Warm Water Under a Red Bridge (2001) by Shohei Imamura

Koji Yakusho stars as Yosuke Sasano, a man who has recently lost his job at a large company. After speaking to a homeless man, he learns of a treasure that was left behind when the man left another town some years before. The treasure is to be found in a house by a red bridge. Yosuke sets off to find the treasure for the man, being told that if he finds it he can sell it and keep the profits (the man only wants to know what happened to the treasure). When he arrives, he meets Saeko Aizawa, played by Misa Shimizu. The woman suffers from a peculiar condition which means that she feels herself filling with water. The only way to alleviate her discomfort is by shoplifting, or having sex, which causes the water to leak or gush out of her like a geyser. Soon Yosuke’s mission to find the treasure is forgotten as he becomes enamoured of Saeko, deciding to remain in the town, beginning a new life with her, and taking up a role aboard a fishing vessel.

Shohei Imamura won plaudits for his film “The Eel”, and “Warm Water under a Red Bridge” sees the writer-director again ploughing his own unique furrow. The film is a curious mix, with mystery, romantic drama and sex comedy thrown in. This sense of wrong-footing the audience pervades everything, and you are never sure whether you are watching farce or philosophy. Koji Yakusho and Misa Shimizu navigate their way through the genres, crafting believable characters in unbelievable situations. The film centres on sex and is humorously explicit while never being obscene in its depiction. The fountains of water spraying everywhere comically undercut the drama and create a sense of joy through humour that captures the emotion of love in a way that few films manage. Other characters, the three fishermen at the bridge, the marathon runner, and Koji’s workmates help to fill out a world that seems to be full of quirky individuals. The musical accompaniment by Shinichiro Ikebe is full of odd percussion and synthesisers, slipping from unnerving as Koji explores the unusual town, to comical as he gets entangled in ever more bizarre situations.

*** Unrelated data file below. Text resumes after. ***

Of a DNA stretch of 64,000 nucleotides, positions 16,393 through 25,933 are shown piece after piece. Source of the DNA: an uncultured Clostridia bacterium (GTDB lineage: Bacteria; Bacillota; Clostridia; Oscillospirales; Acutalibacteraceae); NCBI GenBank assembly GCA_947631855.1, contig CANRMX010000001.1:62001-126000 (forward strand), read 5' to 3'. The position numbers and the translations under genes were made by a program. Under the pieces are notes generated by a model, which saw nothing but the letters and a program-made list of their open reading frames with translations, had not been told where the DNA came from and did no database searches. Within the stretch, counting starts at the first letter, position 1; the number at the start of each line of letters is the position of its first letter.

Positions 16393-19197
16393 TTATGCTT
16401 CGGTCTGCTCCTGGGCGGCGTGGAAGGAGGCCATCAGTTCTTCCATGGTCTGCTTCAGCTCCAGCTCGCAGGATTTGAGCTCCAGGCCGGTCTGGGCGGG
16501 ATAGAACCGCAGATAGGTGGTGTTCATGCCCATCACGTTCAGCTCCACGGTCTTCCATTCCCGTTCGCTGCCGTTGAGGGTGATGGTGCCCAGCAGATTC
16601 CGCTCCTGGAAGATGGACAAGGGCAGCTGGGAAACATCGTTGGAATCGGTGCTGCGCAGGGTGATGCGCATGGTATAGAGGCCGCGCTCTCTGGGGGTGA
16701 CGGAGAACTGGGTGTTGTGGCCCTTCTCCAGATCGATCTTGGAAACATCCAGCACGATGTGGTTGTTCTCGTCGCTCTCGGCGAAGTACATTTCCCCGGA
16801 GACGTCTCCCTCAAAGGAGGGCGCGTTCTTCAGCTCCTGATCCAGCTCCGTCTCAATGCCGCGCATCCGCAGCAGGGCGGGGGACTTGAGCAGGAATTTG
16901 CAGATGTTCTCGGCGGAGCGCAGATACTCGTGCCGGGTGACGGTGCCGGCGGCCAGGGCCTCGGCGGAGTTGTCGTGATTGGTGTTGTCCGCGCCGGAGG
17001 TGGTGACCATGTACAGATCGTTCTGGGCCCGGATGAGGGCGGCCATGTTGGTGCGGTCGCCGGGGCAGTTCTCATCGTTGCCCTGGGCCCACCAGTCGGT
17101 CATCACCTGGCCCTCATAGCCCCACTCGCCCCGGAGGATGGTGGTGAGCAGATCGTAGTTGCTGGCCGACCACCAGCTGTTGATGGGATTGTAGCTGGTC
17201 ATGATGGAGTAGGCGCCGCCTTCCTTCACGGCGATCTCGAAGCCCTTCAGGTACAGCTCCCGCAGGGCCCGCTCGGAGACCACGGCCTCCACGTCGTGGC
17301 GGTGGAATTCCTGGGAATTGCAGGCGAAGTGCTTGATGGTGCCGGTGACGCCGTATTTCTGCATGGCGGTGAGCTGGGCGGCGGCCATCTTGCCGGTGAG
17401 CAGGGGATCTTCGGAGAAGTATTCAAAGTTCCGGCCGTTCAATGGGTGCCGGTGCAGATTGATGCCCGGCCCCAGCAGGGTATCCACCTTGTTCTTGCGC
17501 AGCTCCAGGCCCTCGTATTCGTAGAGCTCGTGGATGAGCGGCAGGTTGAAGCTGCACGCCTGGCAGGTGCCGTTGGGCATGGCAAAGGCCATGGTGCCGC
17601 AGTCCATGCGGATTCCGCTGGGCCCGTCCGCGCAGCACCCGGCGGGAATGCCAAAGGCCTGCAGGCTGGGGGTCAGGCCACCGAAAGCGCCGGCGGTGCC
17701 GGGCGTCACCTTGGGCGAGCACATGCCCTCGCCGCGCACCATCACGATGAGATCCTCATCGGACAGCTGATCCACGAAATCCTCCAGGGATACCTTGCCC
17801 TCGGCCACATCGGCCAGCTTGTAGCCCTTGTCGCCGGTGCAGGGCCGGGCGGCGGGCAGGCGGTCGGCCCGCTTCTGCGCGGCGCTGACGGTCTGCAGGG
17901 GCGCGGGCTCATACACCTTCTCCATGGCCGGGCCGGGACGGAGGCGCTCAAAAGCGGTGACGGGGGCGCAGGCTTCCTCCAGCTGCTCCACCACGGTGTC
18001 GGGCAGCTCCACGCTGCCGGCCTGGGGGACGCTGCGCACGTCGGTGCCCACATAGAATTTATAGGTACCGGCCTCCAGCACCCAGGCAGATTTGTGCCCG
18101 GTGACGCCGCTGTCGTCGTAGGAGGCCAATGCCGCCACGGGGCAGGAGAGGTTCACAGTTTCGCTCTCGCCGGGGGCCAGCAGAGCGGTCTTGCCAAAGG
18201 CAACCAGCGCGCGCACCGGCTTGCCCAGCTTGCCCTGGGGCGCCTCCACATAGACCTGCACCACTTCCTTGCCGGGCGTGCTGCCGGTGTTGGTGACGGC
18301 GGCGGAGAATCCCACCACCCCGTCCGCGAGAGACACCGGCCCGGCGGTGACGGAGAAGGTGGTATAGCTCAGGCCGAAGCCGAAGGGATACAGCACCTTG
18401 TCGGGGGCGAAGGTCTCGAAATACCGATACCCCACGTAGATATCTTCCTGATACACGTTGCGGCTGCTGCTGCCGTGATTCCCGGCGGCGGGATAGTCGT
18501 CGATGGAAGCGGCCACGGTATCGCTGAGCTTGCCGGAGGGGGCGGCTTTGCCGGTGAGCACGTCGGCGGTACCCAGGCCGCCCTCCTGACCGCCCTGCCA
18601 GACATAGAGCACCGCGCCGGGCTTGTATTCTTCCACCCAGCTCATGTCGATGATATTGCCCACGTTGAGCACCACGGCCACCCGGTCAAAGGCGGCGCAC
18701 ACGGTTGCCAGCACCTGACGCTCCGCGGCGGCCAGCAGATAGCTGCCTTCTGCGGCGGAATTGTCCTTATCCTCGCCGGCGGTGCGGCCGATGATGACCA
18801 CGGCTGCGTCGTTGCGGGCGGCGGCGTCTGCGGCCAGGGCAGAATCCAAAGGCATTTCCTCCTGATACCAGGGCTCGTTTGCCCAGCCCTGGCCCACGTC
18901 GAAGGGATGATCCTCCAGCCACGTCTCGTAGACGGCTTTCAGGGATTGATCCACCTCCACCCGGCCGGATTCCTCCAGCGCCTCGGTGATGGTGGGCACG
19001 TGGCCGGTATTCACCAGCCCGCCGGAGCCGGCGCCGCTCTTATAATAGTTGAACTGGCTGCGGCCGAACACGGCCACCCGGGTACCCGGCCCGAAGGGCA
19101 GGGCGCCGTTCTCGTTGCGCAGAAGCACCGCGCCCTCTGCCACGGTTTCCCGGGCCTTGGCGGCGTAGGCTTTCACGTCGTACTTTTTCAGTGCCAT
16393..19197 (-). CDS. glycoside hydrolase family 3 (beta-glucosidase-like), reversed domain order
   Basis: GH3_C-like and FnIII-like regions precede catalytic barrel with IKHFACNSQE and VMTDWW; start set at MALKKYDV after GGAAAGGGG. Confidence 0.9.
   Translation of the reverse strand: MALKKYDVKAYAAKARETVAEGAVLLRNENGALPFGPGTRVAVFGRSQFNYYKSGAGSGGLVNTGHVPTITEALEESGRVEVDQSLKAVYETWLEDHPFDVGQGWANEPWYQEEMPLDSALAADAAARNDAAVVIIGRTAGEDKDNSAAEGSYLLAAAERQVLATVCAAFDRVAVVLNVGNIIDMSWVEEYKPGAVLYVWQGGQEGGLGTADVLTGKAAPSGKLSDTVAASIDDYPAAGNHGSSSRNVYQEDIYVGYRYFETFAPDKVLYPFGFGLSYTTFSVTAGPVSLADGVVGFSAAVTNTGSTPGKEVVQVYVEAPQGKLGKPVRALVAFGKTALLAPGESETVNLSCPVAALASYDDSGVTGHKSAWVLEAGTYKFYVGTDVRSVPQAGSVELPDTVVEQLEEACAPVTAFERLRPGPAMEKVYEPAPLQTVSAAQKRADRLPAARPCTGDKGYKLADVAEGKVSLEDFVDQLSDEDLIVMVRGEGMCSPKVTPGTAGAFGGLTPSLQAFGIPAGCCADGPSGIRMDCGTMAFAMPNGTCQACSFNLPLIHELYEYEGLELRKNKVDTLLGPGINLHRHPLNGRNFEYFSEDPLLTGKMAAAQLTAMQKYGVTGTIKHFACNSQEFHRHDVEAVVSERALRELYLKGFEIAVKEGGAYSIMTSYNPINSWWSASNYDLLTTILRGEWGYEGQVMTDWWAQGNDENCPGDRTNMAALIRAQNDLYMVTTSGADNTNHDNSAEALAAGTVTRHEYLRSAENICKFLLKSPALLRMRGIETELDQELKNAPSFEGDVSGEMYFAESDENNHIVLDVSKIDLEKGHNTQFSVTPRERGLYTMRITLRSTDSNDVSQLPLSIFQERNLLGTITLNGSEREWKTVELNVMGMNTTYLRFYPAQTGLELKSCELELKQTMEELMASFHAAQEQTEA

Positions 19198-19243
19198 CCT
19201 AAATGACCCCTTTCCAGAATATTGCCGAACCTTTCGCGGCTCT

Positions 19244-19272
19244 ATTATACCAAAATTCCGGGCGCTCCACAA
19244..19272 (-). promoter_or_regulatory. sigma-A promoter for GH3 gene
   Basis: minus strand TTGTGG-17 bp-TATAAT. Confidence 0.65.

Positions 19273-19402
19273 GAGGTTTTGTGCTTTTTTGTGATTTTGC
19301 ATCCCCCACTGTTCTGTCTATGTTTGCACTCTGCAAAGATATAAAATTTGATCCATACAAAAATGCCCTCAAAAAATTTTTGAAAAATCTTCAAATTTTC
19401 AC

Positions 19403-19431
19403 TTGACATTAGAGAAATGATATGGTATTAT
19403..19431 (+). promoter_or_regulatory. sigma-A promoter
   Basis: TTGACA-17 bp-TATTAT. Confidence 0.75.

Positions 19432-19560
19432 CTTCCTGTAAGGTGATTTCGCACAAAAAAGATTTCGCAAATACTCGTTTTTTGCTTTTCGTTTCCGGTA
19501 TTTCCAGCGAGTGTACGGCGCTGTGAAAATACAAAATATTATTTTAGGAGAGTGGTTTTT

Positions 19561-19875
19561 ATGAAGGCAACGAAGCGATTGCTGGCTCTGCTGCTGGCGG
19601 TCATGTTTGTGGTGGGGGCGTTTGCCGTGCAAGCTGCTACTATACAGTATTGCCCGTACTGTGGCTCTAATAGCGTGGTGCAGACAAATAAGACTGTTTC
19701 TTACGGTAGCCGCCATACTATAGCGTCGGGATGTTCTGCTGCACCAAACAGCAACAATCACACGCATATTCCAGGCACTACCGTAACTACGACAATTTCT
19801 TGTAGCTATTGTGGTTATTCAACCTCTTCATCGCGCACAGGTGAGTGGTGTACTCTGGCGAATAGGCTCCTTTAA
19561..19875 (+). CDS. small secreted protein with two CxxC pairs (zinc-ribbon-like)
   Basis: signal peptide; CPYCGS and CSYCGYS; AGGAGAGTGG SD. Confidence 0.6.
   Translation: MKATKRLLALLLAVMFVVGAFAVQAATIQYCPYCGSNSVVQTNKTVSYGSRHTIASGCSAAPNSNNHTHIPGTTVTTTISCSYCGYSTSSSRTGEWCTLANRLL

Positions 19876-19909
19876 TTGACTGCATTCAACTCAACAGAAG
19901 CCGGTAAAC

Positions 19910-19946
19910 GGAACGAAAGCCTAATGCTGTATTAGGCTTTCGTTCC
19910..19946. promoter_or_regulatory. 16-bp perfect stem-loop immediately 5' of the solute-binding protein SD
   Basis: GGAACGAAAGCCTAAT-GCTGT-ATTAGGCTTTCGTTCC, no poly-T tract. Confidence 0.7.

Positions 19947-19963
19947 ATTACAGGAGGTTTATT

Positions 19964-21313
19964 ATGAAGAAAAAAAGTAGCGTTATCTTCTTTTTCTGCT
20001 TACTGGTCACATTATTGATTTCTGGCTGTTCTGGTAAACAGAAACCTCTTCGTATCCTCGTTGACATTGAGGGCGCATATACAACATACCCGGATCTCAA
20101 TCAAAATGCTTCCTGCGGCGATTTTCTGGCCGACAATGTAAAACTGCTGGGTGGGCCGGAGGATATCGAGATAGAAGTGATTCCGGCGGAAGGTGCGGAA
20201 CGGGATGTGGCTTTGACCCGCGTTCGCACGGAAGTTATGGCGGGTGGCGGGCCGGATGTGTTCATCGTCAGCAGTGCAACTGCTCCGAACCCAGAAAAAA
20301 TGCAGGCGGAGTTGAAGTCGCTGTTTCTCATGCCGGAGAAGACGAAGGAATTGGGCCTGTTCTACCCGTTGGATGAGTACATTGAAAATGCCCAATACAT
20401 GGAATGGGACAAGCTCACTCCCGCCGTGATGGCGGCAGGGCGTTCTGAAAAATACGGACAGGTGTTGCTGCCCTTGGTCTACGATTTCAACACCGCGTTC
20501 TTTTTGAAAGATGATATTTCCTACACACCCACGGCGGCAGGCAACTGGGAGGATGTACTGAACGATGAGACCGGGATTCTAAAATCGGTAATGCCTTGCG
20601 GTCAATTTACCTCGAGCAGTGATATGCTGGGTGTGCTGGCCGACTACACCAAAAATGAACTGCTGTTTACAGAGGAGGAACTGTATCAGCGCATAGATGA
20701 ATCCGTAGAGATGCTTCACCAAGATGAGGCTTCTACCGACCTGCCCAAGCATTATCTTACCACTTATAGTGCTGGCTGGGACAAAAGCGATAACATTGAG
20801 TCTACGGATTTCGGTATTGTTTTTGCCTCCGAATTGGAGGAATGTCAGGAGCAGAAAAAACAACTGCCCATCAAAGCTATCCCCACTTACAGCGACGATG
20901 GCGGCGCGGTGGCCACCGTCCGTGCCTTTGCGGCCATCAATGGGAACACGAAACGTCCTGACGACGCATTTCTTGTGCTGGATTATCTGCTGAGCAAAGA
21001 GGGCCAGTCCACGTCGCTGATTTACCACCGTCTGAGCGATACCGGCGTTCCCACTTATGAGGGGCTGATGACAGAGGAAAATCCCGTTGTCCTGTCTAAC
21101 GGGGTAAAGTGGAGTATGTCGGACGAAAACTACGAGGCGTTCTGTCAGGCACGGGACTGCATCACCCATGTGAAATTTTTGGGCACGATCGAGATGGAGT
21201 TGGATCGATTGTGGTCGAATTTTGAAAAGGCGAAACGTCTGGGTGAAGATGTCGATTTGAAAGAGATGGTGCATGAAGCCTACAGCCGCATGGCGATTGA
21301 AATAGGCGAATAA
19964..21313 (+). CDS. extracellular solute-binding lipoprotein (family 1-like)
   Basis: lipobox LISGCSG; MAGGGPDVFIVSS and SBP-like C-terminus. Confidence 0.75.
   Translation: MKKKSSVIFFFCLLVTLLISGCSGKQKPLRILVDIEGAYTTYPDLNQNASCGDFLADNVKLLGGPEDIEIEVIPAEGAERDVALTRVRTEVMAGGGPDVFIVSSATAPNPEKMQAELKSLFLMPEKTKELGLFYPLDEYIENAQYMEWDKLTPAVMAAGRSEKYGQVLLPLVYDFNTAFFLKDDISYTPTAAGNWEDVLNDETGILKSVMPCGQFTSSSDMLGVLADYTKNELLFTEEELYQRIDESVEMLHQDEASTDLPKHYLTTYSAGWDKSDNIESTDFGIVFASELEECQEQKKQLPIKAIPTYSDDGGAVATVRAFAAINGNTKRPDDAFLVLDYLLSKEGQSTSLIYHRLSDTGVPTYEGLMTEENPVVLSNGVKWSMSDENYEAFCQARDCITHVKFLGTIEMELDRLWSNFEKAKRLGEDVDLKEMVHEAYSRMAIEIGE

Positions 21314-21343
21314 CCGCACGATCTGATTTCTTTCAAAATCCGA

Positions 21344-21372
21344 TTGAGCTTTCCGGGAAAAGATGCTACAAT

Trying to understand “Warm Water under a Red Bridge” is quite a challenge. It is a film that subverts expectations again and again, drifting from serious to ridiculous (often in the space of a single scene). It is a film that discusses the relationship between lust, sex and love. Yosuke is a man who is smitten with Saeko. Their passionate relationship is built around the sex, but the film asks what lies beneath this and what love is. Yosuke is also given good advice by his friend who tells him to stop overthinking things and to basically do whatever makes you feel good. This idea of seeking after personal satisfaction is one that pervades the film. Saeko is likewise a woman who is struggling to satiate her desires, and fills the emotional emptiness by stealing. The marathon runner, the fishermen, everyone is either waiting for something, searching or working towards some goal that is of the utmost importance to them. Yosuke is at first on the hunt for money, treasure, financial reward, and his journey of self-discovery is one that will lead him to the answer of what he is truly searching for.